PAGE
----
12. Amateur Potter - or maybe a Hobby Potter. I don't like calling what I make Art, so I don't call myself an artist. Functional Potter, maybe? Ceramic Artist makes it sound like I know something about ceramics, or art, and I don't really think I qualify for that. (I am not saying that there isn't art, I am just saying I don't like to call what I make art.)
  13. Community Challenge #1

    Well, since I'm a student of Mea's - I'll do what she did, and post something I made last year (I am making more . . .)
  14. To me there's some marketing going on here. A studio potter is a Leach or Robineau style potter. The potter makes the pots, decorates the pots, glazes the pots, fires the pots, and markets/sells the pots. There is a requirement, in my mind, that studio potters are also producing high-quality work suitable for a gallery or commission. Studio pottery is a label for marketing ceramics to distinguish it from ceramics made in a factory, and distinguish it from the now practically extinct country pottery. So, studio pottery is pottery marketed as art (including everyday art) by the person who made the pottery alone or with assistance from apprentices. Why am I focused on market? Compare Chris' definition to the 19th cent. southern potter making crocks and jugs, or someone like Isaac Button. Those people marketed their ware to country people for everyday use, but they also did all the work themselves in shops and buildings that they owned. That's not studio pottery, even though its made under similar conditions as studio pottery.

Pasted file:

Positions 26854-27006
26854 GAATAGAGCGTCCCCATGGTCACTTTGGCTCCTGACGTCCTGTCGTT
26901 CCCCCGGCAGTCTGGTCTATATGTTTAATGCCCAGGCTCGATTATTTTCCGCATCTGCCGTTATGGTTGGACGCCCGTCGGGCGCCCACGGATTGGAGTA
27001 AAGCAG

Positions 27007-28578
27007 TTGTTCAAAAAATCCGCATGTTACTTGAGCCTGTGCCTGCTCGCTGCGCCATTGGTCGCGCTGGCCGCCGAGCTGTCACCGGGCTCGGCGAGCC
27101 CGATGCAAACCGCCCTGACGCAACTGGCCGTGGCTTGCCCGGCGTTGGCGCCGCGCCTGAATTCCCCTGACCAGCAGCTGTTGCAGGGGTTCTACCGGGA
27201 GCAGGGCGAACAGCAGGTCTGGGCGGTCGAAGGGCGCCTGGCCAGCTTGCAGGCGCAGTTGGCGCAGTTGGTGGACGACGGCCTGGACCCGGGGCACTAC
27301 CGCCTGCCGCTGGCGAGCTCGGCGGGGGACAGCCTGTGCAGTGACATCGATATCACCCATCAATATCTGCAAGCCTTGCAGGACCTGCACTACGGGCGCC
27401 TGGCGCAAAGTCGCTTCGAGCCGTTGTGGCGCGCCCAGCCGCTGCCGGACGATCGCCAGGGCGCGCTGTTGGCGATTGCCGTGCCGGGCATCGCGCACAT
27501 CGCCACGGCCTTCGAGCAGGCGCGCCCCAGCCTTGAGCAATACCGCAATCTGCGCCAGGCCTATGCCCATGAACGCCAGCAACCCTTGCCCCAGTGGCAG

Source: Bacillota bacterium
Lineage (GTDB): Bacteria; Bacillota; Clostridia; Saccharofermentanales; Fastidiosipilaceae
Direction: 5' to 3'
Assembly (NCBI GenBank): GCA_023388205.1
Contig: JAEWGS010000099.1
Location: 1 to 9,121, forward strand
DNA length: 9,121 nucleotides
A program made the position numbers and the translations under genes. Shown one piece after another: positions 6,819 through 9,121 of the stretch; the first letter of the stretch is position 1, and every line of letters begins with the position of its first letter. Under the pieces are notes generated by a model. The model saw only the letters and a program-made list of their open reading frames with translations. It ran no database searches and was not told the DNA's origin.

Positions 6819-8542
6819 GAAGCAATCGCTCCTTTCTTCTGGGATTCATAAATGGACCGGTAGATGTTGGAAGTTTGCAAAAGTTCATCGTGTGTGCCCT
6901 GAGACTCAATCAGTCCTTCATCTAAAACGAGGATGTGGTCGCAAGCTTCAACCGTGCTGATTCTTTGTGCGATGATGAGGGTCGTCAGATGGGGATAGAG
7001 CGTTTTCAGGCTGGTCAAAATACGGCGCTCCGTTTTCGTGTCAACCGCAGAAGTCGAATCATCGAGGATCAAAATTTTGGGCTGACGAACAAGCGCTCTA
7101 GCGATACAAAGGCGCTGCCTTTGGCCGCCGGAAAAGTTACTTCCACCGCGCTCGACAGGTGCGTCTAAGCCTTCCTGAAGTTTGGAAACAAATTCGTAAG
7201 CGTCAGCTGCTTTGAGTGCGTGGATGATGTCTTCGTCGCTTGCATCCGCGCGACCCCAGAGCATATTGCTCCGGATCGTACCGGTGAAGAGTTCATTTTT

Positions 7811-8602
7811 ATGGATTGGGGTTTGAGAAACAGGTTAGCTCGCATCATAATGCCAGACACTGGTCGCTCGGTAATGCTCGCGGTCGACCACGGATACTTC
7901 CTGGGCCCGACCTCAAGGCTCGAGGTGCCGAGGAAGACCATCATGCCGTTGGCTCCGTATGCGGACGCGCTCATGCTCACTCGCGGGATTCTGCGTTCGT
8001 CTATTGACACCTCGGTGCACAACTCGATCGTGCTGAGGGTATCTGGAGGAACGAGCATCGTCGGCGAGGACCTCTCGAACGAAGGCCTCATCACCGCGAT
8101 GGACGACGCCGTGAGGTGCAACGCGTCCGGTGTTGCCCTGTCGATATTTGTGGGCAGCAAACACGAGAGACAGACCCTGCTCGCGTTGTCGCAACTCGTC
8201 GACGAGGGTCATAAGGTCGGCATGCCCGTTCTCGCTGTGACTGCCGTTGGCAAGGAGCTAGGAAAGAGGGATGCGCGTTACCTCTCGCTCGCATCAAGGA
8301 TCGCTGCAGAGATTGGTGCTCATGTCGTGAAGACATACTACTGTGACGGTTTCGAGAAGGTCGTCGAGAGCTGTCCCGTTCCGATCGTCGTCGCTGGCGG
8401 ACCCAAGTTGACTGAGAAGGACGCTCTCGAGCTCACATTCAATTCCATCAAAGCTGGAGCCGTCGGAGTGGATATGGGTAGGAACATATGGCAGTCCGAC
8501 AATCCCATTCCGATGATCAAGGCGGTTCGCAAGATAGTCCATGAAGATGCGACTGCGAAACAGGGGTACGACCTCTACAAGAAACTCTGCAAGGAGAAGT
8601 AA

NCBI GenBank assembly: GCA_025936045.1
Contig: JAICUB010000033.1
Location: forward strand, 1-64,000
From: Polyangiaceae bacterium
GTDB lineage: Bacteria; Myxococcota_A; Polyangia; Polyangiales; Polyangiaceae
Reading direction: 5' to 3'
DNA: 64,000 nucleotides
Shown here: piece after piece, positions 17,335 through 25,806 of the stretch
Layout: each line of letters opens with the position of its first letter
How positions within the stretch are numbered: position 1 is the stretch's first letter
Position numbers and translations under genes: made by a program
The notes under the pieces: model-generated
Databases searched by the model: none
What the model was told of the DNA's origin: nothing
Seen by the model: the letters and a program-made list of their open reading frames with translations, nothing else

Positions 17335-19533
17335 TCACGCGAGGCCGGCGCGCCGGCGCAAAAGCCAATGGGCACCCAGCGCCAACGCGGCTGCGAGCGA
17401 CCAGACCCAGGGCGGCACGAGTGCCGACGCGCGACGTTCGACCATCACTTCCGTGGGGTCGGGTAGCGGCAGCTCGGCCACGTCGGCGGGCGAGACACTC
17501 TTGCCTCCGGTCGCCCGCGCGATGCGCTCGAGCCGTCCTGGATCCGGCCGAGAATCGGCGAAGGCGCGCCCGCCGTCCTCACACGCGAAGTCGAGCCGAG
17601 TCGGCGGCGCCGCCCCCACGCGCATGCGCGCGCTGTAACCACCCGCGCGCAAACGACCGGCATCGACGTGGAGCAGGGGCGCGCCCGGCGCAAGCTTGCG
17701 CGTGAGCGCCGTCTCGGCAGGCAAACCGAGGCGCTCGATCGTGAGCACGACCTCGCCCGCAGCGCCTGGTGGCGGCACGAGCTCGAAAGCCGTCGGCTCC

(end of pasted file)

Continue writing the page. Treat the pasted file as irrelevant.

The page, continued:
15. Before I took my first pottery class 5 years ago, I saw this at Freer gallery: http://www.asia.si.edu/collections/zoomObject.cfm?ObjectId=54870 I am always thinking about that cup and the brushed crackle slip.